2 Related work One of the first projects using camera-based 6DOF tracking of artificial 2D markers was Rekimotos 2D Matrix Code [6] in 1996. It pioneered the use of a square planar shape for pose estimation and an embedded 2D barcode pattern for distinguishing markers. In 1999 Kato used a similar approach to develop ARToolKit [4], which was released under the GPL license and therefore became 1 Canalys report from Nov. 2006, Figure 1: Devices for handheld Augmented Reality: UMPC, PDA and smartphone.

    Computer Vision Winter Workshop 2007, Michael Grabner, Helmut Grabner (eds.) St. Lambrecht, Austria, February 68 Graz Technical University

  • ARToolKitPlus for Pose Tracking on Mobile Devices

    enormously popular among AR researchers and enthusiasts alike. Since then, many similar square tracking libraries have emerged among which the most prominent ones are ARTag [1], Cybercode [7], the SCR marker system [11] and the IGD marker system used in the Arvika project [2].

    ARToolKit is the basis for several projects concentrating on 6DOF tracking on handheld devices. The first port of ARToolKit to Windows CE led to the first self-contained handheld AR application [10] in 2003. This work evolved later into ARToolKitPlus which is described in this paper. In 2005 Henrysson [3] created a Symbian port of ARToolKit partially based on the ARToolKitPlus source code.

    Other researchers tried making best use of the restricted resources of low to mid-range mobile phones by using simpler models with very restricted tracking accuracy. In 2004 Mhring [5] created a tracking solution for mobile phones that tracks color-coded 3D markers. At the same time Rohs created the Visual Code system for smartphones [8]. Both techniques provide only simple tracking in terms of position on the screen, rotation and a very coarse distance measure.

    3 Background: marker tracking with ARToolKit

    Tracking rectangular fiducial markers is today one of the most widely used tracking solutions for video see-through Augmented Reality applications. In this section, we outline the basic principle of the original ARToolKit, which was designed to run only on standard PCs. More details can be found in [4].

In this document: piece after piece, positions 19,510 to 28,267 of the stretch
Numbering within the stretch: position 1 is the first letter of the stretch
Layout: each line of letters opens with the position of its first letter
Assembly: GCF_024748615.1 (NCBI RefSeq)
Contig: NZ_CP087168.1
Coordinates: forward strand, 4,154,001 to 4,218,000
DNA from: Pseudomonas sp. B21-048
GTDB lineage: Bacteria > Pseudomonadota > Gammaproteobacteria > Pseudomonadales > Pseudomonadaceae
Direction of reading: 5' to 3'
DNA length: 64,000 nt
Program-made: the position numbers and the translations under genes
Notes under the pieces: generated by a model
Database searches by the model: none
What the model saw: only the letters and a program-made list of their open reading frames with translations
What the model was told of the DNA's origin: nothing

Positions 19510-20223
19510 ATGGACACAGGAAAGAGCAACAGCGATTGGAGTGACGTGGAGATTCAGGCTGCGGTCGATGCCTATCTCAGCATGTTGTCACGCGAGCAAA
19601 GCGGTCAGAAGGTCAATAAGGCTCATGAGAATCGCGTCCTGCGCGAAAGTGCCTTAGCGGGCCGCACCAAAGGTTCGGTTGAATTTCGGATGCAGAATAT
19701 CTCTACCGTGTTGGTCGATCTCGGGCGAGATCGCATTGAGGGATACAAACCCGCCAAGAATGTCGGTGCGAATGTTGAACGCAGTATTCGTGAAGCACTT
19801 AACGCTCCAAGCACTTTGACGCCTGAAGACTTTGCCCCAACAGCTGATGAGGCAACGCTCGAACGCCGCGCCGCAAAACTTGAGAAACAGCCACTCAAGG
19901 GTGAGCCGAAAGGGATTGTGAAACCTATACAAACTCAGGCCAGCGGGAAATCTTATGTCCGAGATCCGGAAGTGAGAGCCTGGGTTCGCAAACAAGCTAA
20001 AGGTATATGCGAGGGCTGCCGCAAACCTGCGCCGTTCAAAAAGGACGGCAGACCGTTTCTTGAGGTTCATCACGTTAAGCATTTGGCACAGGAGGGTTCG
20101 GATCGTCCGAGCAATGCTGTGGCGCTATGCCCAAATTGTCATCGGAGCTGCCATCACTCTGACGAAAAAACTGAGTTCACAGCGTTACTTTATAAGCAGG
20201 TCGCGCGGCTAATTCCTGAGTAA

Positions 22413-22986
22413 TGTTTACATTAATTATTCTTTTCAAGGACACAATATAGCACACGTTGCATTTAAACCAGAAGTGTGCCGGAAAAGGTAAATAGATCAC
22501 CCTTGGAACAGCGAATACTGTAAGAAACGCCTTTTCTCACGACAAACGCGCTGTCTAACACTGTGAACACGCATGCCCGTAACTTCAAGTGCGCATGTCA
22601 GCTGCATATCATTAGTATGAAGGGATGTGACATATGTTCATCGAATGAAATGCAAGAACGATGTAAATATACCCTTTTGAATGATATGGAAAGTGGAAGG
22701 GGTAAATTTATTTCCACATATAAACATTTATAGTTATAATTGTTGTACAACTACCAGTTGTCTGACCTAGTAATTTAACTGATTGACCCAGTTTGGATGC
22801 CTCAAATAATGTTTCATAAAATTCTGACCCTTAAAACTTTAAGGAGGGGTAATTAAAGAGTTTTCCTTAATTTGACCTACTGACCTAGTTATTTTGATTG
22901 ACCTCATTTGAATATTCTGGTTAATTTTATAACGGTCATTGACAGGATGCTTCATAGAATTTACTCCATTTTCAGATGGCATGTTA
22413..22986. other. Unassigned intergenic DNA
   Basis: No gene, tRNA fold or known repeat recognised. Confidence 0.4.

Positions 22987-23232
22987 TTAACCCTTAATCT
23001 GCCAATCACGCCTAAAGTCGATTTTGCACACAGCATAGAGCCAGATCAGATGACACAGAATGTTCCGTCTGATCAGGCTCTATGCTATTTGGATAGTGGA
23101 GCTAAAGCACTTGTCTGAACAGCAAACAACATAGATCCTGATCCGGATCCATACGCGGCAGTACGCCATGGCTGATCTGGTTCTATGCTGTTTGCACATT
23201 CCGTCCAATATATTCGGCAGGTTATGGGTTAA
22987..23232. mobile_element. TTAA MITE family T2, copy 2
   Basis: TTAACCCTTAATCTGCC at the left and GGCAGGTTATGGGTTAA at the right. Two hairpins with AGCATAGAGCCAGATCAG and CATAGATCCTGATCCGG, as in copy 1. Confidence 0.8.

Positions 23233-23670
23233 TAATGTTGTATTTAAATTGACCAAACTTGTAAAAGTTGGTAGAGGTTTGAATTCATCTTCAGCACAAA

Before camera-based 6DOF tracking can be performed, the camera must be calibrated once as a pre-processing step. The results of this step are a perspective projection

    matrix as well as the image distortion parameters of the camera. Both are saved in a calibration file that is loaded later on during the start-up phase of the tracking system.

    The basic workflow of ARToolKit at run-time is outlined in Figure 2: A camera equipped device (left top picture) reads a video stream which is rendered as a video background to generate a see-through effect on the display. The camera image is forwarded to the tracking system (middle top) which applies an edge detection operation as a first step. ARToolKit performs a very simple edge detection by thresholding the complete image with a constant value (right top picture), followed by a search for quadrangles. Resulting areas being either too large or too small are immediately rejected. Next the interior areas of the remaining quadrangles are normalized using a perspective transformation. The resulting sub-images are then checked against the set of known patterns.